National carrier Kenya Airways on Tuesday, March 29 announced a Ksh15.8 billion net loss for the year ended December 2021, a 56.58% slide from the Ksh32.6 billion net loss it reported the previous year.
The improvement was driven primarily by higher revenues as total passengers uplifted grew by 25% compared to 2020 but still 57% lower than 2019. The cargo business also grew by 25% compared to 2020 as KQ uplifted 63, 267 tonnes in 2021.
The uptick was attributed to the easing of travel restrictions in key markets after the Covid-19 travel protocols hit the aviation industry hard in 2020.
Announcing the results, board Chair Michael Joseph stated: “During 2021, KQ still felt the impact of Covid–19 due to some restrictions and limitations due to the advent of the Omicron variant, particularly affecting our Dubai and Guangzhou routes but little impact in the European, US and regional routes. This resumption in operations increased the airline‘s capacity by 11.5% over 2020 but remained 65% below the 2019 pre-Covid levels.”
Joseph noted efforts by the management to cut costs and pursue alternative revenue streams took a hit due to restrictions.
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“Management sought alternative revenue streams to replace lost revenue because of various travel restrictions. These revenue sources included air charter services, which increased by 300% and ancillary revenues which increased by 65%. In addition, management have reduced costs by 3.5% and reducing lease rentals for the aircraft by Ksh10 billion,” he stated.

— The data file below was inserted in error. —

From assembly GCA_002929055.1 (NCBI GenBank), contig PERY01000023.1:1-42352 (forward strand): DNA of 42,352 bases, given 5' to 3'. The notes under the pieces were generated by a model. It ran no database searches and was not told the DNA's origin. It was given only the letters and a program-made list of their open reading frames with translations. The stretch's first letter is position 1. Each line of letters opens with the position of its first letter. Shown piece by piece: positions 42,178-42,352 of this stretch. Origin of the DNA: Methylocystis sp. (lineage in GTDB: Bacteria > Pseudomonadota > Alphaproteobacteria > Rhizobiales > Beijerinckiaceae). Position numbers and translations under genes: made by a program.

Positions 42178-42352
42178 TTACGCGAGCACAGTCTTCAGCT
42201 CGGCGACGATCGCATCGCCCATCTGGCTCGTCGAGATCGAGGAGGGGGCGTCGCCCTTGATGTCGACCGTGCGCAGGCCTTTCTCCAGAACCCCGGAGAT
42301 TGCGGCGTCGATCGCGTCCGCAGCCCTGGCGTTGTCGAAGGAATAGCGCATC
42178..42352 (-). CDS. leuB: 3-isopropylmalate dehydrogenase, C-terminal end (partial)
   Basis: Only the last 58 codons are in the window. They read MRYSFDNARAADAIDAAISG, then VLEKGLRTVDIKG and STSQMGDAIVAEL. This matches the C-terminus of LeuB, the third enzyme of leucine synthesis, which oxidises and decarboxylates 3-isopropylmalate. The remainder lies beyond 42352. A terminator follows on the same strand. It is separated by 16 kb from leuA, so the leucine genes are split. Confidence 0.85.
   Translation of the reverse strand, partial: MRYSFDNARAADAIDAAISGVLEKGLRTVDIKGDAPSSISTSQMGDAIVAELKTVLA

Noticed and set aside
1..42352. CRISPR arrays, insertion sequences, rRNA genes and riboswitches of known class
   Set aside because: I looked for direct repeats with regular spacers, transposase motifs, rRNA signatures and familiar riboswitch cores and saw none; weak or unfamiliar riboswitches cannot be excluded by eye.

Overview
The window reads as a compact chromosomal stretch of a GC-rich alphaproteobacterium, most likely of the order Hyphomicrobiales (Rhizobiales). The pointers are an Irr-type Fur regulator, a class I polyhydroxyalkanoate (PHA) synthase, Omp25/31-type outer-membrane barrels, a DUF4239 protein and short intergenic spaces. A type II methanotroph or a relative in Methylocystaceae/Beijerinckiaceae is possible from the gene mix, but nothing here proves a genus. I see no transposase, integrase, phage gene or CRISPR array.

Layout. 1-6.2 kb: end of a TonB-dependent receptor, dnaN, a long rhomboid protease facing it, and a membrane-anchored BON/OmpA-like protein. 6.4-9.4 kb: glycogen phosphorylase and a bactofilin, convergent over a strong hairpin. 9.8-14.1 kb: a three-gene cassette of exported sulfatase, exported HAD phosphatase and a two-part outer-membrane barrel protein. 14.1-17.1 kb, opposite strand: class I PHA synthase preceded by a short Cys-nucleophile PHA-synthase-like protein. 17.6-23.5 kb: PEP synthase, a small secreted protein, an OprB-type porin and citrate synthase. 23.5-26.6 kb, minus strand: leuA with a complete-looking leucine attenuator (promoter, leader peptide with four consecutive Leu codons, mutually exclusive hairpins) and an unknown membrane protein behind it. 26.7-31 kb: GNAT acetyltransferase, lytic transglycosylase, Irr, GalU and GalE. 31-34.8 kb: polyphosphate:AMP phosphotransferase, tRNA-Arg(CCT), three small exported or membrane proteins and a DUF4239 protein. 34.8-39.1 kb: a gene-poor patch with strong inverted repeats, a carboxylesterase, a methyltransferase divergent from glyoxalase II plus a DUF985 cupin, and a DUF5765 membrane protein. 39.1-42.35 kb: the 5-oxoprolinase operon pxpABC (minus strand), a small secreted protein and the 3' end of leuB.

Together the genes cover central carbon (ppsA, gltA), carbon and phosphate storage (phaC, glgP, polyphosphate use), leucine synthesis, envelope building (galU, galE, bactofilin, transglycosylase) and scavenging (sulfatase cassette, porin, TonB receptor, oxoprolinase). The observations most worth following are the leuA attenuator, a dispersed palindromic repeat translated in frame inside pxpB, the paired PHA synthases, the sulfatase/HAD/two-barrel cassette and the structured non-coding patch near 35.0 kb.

The firm’s operating loss fell significantly from Ksh27.11 billion in 2020 to Ksh6.8 billion in 2021.
Joseph stated that revenues would have been even higher particularly in the fourth quarter of 2021 if not for the travel ban on Kenya by UAE and the emergence of the Omicron variant.
KQ has been on a loss-making streak for the past nine years, with accumulated losses totaling Ksh144.64 billion. It last made a profit in 2012 when it recorded a Ksh1.66B profit after tax.
A supplementary budget before the National Assembly includes a Ksh20 billion state bailout package for Kenya Airways. It emerged on March 17, however, that the company was back to pay cuts with CEO Allan Kilavuka revealing that the bailout had not hit their accounts a month after it was allocated in the supplementary budget.
KQ had reinstated full salaries in 2021 after a drawn out battle with the pilots union.
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